Nothing novel here. How is this different from the old adage that in any new product, there are “early adopters…middle adopters, then, when stuff cheapest, late adopters”?

The stuff about inflation being less for the rich doesn’t ring true at all (private school tuition always exceeds public school tuition increases).

Finally, this is flawed: “Third, the dataset offers a good measure of product innovations, defined as the introduction of new barcodes. … In other words, it is safe to assume that if the bar code changes, it is likely that some noticeable characteristic
of the product has changed.” – not true, notwithstanding the paper cited. It’s well known the only reason new bar codes are offered is for the same good to be offered at a higher price, for product price differentiation purposes (e.g., Cadillac parts higher than Chevy parts, though they do the same thing).

Sorry but I smell the garbage of junk science here.

22 mulp May 16, 2016 at 1:44 pm

It shows innovation by some economists who get cheap low quality data by not paying much in labor costs. Sorta like economics before 1930 when the surplus of cheap labor made justifying government paying cheap workers to collect economic data and make work data analyzers like Milton Friedman critiqued that data quality leading to more workers paid to collect more data.

Before 1930 there was census every decade and import-export records for tariffs and other internal tariffs, and some other random data collection related to government spending, like the tally of paved and unpaved roads to justify budgets for paying roads.

From 1930 to 1945 thousands of workers were hired to collect data and post war, they were reorganized and institutionalized in the BLS and Census, with others institutionalized in Commerce and IRS. Doubling the number of workers collecting data for economists to analyze would redistribute maybe $5 a year per person to the pockets of data collectors reducing welfare payments, and providing better data.

Or increasing government research grant funding would increase the number of RAs getting tax dollars put in their pockets to pour over lots of raw data to build databases for their thesis advisors to use writing better papers.

23 derek May 16, 2016 at 9:29 am
24 Slocum May 16, 2016 at 9:47 am

Well this seems a perverse framing of the bleeding edge. If I understand it correctly, the story is this. The rich are the first to spend on new, extremely expensive products (flat-screen TVs, smart phones, premium beef jerky). Eventually those products drop from the stratosphere, but for some time period the prices remain high enough to still be luxury goods, so only the rich enjoy this deflation. Then the products become cheap enough for the masses to afford. Great news, right? The rich subsidized the R&D, and now after a few years everybody else gets to enjoy the results. But no, wait — it’s a bad thing. Why? Because by the time the products become so cheap everybody can afford them, the main enabling innovations are all already in place, the market is fully competitive, economies of scale have been realized, etc so although the masses now get the benefit of being able to afford the former luxury goods, the period of rapid deflation in the category is over. So they get to enjoy the new goods but not the initial bleeding edge deflation (but also never suffered paying the silly bleeding edge prices — say $5000 for a big, boxy DLP projection TV that was obsolete almost as soon as it was out of the box).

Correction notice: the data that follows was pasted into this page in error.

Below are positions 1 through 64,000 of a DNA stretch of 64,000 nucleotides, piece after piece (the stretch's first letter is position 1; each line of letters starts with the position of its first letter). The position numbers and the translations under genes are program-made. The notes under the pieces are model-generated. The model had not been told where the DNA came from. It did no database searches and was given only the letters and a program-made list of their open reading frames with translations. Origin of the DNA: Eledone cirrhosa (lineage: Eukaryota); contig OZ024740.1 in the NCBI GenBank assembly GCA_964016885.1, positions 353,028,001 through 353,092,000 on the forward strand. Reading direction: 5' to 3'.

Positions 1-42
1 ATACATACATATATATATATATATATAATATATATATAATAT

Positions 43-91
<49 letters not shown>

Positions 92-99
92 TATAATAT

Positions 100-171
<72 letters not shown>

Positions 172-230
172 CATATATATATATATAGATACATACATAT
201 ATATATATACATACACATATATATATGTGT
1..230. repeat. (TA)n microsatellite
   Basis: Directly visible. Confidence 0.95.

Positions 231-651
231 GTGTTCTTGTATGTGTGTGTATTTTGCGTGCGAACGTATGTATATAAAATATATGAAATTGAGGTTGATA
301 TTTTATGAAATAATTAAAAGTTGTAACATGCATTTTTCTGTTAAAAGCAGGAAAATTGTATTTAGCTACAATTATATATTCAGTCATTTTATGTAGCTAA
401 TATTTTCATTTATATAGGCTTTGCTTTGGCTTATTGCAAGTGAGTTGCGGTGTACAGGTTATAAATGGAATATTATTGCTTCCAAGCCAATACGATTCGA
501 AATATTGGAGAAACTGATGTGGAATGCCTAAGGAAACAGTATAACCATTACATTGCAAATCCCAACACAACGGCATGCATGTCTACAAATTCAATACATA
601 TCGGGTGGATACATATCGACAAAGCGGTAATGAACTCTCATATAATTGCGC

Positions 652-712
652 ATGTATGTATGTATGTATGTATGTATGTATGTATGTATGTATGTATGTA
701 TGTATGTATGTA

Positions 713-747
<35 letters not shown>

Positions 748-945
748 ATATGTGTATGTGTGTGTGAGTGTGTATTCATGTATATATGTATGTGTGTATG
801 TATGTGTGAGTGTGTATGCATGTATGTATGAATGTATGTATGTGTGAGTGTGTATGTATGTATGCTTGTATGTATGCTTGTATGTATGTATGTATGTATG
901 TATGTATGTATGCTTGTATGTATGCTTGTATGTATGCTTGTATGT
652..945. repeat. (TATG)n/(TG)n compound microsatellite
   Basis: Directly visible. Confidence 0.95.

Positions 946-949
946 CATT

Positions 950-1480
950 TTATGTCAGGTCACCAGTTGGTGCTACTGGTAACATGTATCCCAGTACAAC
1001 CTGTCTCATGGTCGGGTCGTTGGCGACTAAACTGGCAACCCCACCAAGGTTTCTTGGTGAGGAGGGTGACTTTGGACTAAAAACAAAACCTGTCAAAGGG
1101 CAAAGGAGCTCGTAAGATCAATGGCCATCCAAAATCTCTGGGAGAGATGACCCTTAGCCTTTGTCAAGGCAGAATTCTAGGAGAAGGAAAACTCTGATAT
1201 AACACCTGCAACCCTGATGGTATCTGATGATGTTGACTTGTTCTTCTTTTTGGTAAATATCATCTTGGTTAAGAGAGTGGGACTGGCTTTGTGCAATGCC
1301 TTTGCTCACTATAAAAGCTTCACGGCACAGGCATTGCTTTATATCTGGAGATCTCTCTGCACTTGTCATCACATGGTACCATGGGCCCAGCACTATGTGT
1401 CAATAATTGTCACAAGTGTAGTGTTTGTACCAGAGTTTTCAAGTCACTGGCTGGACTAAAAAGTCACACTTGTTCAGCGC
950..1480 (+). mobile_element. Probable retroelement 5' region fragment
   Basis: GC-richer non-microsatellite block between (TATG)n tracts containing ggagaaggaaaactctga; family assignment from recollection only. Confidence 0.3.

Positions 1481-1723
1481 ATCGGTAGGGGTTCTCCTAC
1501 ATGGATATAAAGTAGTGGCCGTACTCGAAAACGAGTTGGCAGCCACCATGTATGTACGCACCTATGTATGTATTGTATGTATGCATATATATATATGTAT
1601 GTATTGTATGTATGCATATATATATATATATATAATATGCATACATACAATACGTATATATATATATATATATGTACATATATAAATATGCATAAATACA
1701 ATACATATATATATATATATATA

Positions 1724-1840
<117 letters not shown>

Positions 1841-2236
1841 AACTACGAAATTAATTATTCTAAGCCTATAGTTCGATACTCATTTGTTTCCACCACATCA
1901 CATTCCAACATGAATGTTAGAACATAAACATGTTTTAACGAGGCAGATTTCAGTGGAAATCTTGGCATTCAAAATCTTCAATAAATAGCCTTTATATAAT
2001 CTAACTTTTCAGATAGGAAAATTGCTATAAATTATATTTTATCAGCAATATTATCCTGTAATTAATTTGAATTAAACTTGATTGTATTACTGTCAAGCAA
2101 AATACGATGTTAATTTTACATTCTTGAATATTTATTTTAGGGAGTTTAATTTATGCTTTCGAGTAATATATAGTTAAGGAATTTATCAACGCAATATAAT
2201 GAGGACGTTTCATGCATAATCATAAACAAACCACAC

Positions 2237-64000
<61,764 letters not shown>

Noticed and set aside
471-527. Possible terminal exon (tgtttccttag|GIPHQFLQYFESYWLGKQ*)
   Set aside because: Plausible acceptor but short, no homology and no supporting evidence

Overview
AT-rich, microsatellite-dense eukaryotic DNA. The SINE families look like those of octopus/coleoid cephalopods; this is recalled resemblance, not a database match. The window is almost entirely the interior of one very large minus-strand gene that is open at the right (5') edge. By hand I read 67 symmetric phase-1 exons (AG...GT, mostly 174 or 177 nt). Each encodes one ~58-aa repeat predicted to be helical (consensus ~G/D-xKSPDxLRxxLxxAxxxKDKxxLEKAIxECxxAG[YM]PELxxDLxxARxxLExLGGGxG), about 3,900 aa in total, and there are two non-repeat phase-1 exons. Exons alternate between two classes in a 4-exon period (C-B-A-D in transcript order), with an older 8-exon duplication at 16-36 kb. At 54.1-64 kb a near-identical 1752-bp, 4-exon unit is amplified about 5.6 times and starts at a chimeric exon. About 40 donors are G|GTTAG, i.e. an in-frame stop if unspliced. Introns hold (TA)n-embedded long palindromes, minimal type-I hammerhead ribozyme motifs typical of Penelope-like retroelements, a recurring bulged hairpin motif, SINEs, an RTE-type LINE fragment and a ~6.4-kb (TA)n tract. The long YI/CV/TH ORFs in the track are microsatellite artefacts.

25 anon May 16, 2016 at 10:03 am

This is correct, the rich and foolish (gaming PC builders, Apple customers) push the market, and the poor or prudent benefit.

I just picked up a new (original model) Chromebook Pixel for my mom. $399. Thank you early adopters.

(She likes her old HP Chromebook so much she has worn the letters off the keys.)

26 anon May 16, 2016 at 9:56 am

I think if you wanted to capture how my life has changed, or how kids today have it different, you would have to do a time use study. The stuff in cupboards matters much less than what you are doing.

Reminds me of a line about overworked Microsofies, that they defined themselves by the sports gear in the garage, that they never got to use.

What you actually do defines your condition.

27 Urso May 16, 2016 at 12:47 pm

The more expensive a kitchen is, the less it is used.

28 anon May 16, 2016 at 12:52 pm

Right. Add that a sub-zero actually cools to 40 and just breaks more than a plain, white, Kenmore.

29 Slocum May 16, 2016 at 4:14 pm

And the buyers know that. The best defense I’ve heard is something like, “Yes, I know I don’t need my commercial Viking range. But to me, it’s a beautiful example of industrial design, I can afford it, and I enjoy it. So why is it sillier to spend $5000 on the range (which is also functional) than, say, a work of art?”

30 Nathan Taylor May 16, 2016 at 10:23 am

Tyler Cowen – In your post, the link to your “Who Benefits from Progress?” goes to the wrong place (it goes to Xavier Jaravel’s paper). You may want to update it to the correct one (which i found interesting)

31 The Engineer May 16, 2016 at 11:16 am

This is a strange study, seeing as how the world seems to revolve around smartphones these days.

The interesting thing about smartphones is that they didn’t exist 10 years ago, and now they’re literally everywhere, in particular the hands of the poor. And they use the same phone as the rich do.